Although Gottlieb’s tenure at the FDA lasted less than 2 years,8,9 he remains a thought leader in the field of medicine, particularly oncology. Today, he is a resident fellow at the American Enterprise Institute, a public policy think tank; a partner at New Enterprise Associates, a venture capital firm; and a member of the board of directors of Pfizer, the pharmaceutical giant. His prior experience in medicine includes serving as a clinical assistant professor and hospitalist physician at the New York University School of Medicine in New York, New York.
He will deliver the keynote addresses at 2 upcoming conferences hosted by Physicians’ Education Resource, LLC (PER®): the 37th Annual CFS®: Innovative Cancer Therapy for Tomorrow®, scheduled for November 6 to 8 in New York, New York, and the 37th Annual Miami Breast Cancer Conference®, set for March 5 to 8, 2020, in Florida.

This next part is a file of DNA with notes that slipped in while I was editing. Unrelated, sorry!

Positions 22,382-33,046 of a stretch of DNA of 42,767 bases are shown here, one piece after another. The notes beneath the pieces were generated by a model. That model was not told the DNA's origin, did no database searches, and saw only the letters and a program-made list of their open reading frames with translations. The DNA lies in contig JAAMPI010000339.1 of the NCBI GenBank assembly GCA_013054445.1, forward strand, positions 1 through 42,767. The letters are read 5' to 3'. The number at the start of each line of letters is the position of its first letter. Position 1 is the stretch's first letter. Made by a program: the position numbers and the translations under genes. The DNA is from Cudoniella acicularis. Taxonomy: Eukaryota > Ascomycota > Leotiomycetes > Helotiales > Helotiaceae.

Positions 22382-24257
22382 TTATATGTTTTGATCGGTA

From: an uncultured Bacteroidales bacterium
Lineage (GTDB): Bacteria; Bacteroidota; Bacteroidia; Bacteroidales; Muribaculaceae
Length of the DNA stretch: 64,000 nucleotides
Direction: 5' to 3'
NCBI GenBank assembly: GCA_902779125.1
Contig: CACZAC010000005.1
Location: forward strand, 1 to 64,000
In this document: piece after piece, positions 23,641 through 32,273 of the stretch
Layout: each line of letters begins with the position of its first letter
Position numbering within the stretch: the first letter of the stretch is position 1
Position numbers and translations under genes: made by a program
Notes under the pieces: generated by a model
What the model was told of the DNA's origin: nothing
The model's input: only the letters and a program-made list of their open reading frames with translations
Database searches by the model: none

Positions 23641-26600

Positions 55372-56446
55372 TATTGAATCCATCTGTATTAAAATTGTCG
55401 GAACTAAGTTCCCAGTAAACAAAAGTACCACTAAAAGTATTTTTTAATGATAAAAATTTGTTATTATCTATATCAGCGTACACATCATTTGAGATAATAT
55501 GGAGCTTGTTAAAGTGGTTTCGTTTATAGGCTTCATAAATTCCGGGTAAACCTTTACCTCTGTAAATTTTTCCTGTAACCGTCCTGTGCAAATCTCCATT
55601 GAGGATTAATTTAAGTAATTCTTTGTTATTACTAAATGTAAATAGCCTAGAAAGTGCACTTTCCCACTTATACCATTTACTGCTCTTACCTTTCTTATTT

In an interview with OncologyLive®, Gottlieb shared his insights on developments in the oncology arena. Reflecting on his experience and the future of oncology, he said that physicians and researchers must incorporate innovation into every aspect of a patient’s cancer journey. “This isn’t only at diagnosis,” Gottlieb said. “It affects patient onboarding, staffing, cutting-edge therapeutic options, and much more. The trick is learning how to implement all these advances into daily practice.”
He said the entire field of cancer care is being transformed through new technology. Not just new therapeutics, but new diagnostic tools are also profoundly changing the way doctors practice oncology.